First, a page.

Vietnamese baguettes  become stale rather quickly since its preparation does not use much (if any) oil and sugar – ingredients that prolong the perception of freshness (oil adds a gloss to the crumb, and sugar – a hydrophillic ingredient – helps to retain moisture). This propensity to go stale is why I seek high-volume operations that can guarantee me a fresh bun. When it comes to banh mi, I’m a bun man.

Cross sections. Again – from the left to right: Au Petit Cafe, Ba Le (Kingsway), Tung Hing. This shot and the following shots illustrate the differences in the filling styles.

Au Petit Cafe

Bread: La Baguette et L’echallote Vietnamese baguette; 8″ in length
Meats: Housemade Cha Lua, Char Sui, and Ground Pork Terrine
Vegetables: Carrot and Daikon Pickle, Cucumber, Cilantro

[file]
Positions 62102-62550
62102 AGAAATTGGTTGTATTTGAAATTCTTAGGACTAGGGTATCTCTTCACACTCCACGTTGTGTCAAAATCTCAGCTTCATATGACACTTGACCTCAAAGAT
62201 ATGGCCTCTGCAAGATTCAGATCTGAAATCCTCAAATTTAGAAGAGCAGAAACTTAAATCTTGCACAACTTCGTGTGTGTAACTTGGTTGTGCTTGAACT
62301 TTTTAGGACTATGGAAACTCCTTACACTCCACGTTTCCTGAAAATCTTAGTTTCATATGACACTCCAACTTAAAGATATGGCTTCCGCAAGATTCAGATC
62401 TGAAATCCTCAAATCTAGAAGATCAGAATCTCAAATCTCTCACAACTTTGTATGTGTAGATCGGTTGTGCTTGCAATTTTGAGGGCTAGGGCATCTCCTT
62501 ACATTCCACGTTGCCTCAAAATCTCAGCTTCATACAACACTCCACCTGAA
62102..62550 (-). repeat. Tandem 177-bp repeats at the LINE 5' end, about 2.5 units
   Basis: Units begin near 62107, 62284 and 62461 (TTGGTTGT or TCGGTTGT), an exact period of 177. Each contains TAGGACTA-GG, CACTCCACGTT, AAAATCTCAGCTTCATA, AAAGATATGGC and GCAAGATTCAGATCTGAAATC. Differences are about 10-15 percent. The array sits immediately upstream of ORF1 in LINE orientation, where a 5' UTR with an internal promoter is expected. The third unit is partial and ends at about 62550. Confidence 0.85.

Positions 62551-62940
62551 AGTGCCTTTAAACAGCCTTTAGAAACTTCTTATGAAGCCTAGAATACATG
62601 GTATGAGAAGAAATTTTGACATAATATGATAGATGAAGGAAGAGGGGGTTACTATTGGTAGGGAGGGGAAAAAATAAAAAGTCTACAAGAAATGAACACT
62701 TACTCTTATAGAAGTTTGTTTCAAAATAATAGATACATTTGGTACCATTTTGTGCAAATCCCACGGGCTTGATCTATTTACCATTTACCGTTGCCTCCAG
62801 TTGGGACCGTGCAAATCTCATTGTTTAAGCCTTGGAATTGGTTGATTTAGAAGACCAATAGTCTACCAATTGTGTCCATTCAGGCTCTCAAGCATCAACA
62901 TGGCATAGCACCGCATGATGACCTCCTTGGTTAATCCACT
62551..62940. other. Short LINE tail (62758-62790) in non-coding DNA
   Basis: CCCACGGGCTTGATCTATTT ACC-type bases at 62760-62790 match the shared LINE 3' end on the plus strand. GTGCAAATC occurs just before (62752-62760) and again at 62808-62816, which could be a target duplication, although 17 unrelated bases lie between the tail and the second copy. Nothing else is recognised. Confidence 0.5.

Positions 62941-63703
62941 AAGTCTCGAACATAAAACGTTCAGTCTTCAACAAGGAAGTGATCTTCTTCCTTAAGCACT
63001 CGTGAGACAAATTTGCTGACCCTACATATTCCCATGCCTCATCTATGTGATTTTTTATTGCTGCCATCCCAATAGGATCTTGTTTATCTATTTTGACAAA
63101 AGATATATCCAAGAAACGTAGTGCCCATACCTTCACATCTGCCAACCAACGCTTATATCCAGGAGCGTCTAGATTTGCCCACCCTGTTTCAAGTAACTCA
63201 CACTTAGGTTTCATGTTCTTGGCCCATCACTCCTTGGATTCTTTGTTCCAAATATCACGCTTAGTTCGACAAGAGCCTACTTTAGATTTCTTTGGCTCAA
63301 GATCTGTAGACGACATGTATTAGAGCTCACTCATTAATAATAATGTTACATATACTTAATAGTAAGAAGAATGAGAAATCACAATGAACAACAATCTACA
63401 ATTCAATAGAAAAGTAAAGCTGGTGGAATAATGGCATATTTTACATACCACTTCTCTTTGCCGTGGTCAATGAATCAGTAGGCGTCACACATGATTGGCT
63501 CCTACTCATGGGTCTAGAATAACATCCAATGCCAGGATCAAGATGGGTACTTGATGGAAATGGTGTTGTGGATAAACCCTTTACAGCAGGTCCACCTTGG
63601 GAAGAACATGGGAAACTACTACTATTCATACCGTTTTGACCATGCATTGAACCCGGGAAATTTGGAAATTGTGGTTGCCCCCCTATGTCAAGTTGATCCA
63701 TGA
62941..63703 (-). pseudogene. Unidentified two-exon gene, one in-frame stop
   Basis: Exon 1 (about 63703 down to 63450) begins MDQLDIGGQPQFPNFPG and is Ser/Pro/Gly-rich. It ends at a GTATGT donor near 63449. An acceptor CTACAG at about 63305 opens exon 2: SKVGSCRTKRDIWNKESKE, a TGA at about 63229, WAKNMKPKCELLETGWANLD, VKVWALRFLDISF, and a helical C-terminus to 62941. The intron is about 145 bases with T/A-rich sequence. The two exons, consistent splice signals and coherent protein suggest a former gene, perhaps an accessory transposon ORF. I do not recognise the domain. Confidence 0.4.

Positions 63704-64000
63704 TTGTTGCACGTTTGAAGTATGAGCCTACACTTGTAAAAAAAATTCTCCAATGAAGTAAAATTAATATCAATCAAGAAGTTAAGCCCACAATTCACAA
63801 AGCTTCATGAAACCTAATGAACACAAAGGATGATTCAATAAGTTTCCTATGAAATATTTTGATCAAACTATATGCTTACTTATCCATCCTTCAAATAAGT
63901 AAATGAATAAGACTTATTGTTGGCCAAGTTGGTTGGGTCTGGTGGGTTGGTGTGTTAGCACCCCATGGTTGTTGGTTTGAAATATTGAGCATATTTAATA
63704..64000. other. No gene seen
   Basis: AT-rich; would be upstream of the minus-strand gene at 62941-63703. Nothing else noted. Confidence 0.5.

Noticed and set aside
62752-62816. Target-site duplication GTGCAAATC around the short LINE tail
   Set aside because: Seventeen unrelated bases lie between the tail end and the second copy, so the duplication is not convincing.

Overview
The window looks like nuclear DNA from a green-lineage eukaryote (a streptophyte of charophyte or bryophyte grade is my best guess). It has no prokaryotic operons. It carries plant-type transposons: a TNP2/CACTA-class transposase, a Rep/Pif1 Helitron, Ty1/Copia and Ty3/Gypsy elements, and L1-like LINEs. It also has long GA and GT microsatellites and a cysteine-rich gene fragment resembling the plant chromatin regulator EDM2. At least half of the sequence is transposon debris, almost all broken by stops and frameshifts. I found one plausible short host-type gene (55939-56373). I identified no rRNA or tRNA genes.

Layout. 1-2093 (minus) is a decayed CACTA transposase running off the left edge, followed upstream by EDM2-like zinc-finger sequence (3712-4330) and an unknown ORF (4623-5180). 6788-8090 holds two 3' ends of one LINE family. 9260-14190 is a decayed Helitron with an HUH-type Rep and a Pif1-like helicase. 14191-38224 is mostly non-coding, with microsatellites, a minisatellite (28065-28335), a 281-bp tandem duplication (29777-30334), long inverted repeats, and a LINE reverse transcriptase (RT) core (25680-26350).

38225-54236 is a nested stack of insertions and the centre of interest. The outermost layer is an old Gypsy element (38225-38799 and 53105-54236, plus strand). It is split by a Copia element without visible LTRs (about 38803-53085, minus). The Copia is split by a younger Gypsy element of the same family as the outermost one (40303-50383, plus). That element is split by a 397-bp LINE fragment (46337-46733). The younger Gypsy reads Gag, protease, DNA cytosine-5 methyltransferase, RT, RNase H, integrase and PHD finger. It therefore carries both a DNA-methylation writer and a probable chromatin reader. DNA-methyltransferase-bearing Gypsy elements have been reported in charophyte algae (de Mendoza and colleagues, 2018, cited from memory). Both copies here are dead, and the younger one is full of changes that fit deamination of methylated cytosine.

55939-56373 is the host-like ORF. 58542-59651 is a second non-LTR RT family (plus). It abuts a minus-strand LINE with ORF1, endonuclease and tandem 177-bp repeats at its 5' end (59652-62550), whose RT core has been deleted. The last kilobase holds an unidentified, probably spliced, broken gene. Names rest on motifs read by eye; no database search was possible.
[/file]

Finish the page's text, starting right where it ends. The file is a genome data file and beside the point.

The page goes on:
Dressing: Margarine, Mayo, no Maggi drizzle.
Price: $4.50

Au Petit Cafe makes their own meats. The Special has cha lua (pork loaf), char sui, and their own chunky terrine/pate. I detect very little (if any) liver in the pate – it is mainly comprised of ground pork. Not having liver pate as an ingredient (or having an imperceptible amount) could be another key to its popularity in this city (strong flavoured pork liver is not everyone’s favourite sandwich filling). The sandwich has the highest meat to bread ratio of the others.

Note that the vegetable pickle is sliced thicker using a mandoline (instead of a food-processor shredder attachment which tends to create thin shreds). This provides the sandwich with more crunch from the pickle. The pickle is also quite sweet compared to the others. I did not taste any Maggi seasoning (a common ingredient that is swished into the filling).

Ba Le (Kingsway location)

Bread: Empress Bakery Vietnamese baguette (soon to be replaced by their own in-house baked baguette), 8″ in length
Meats: Housemade Cha Lua, Vietnamese Ham, and Liver Pate
Vegetables: Carrot and Daikon Pickle, Green Pepper, Cilantro
Dressing: Margarine, Mayo, Maggi and Soy-based Dressing
Price: $3.25